Book Review: The Descent of Man by Grayson Perry

Once in a while we encounter an idea that changes everything in our world. And sometimes, all we need to do is open our eyes and read. The renowned linguist and political commentator/critic, Noam Chomsky, wrote in 1985:

“We live entangled in webs of endless deceit, often self-deceit, but with a little honest effort, it is possible to extricate ourselves from them. If we do, we will see a world that is rather different from the one presented to us by a remarkably effective ideological system, tone that is much uglier, often horrifying.”

Noam Chomsky, Turning the Tide: U.S. Intervention in Central America and the Struggle for Peace (p.1)

It is through the late American comedian Bill Hicks – who described his act as “Chomsky with dick jokes” – that I first discovered Chomsky, and it is through Chomsky that I became interested in politics and history, an interest which has shaped at least the past decade of my 28 years. Reading way over a dozen of his books has had probably the most profound intellectual impact on me since I exited adolescence.

With this in mind, it is with tremendous pleasure that I turn to another book which has had a similarly profound impact: Grayson Perry’s The Descent of Man.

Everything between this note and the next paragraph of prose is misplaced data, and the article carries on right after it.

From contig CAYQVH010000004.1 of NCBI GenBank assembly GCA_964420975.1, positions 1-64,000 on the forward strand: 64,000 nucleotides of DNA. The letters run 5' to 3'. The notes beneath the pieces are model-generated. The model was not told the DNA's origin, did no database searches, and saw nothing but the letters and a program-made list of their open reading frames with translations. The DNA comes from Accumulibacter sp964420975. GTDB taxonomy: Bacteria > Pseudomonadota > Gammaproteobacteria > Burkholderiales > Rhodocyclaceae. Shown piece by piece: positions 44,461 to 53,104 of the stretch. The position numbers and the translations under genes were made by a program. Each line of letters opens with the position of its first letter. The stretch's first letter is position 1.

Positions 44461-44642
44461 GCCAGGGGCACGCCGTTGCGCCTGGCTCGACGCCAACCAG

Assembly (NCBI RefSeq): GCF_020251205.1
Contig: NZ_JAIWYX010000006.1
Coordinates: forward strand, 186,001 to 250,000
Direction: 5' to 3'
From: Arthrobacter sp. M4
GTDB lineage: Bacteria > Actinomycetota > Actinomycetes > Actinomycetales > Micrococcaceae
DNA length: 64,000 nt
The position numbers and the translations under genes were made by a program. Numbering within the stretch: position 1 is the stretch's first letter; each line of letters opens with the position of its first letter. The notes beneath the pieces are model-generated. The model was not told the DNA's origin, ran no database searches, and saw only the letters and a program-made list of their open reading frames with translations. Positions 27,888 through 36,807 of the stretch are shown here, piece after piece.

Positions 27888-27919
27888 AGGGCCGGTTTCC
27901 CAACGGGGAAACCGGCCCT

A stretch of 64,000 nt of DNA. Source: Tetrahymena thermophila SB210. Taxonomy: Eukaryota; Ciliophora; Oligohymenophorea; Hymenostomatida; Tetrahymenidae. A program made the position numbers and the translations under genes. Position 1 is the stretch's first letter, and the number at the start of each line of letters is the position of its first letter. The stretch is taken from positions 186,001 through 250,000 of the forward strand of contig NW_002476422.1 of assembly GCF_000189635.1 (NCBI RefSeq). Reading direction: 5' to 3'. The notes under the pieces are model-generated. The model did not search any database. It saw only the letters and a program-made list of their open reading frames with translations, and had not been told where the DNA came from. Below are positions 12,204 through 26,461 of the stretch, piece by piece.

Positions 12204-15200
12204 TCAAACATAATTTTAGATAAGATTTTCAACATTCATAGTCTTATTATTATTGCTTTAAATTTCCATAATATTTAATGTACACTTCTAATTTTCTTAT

“I have often felt the general perception of masculinity to be one that merited criticism, and Perry’s book offers a concise and captivating rebuke.”

In just 140 pages, and with charming, cheeky accompanying cartoons, the 57-year old, cross-dressing and award-winning artist dissects the concept of masculinity; its composition, its biases and its implications (both private and public). As someone from a privileged background but who has long felt an outcast – reading, politics and punk have all seemed to be targets of sneer and scepticism – I have often felt the general perception of masculinity to be one that merited criticism, and Perry’s book offers a concise and captivating rebuke.

In the first chapter, appropriately titled ‘Asking Fish About Water’, Perry explores the existence of Default Man, who quite simply “look[s] like power” (p.14), and whose “world view is woven into government, the media and business practices, giving the fabric of society a bias – sometimes obvious, sometimes very subtle – in favour of his sex, race and class” (p.15). His opinions and ideas, Perry points out, are presumed rational and right, thereby designating everything else incorrect and irrational. “If Default Men approve of something it must be good, and if they disapprove of something it must be bad” (p.17).

“Until men recognise and understand this internal dialogue, they will be forever within its grasp.”

So ingrained is this mind-set that those whom this system benefits are usually unable to recognise their privilege. Sometimes the simplest sentences carry the greatest weight; writes Perry:

“If a Default Man gets emotional, it is because he is a ‘passionate’ individual, whereas if it he were a woman it would often be blamed on her sex.” (p.16)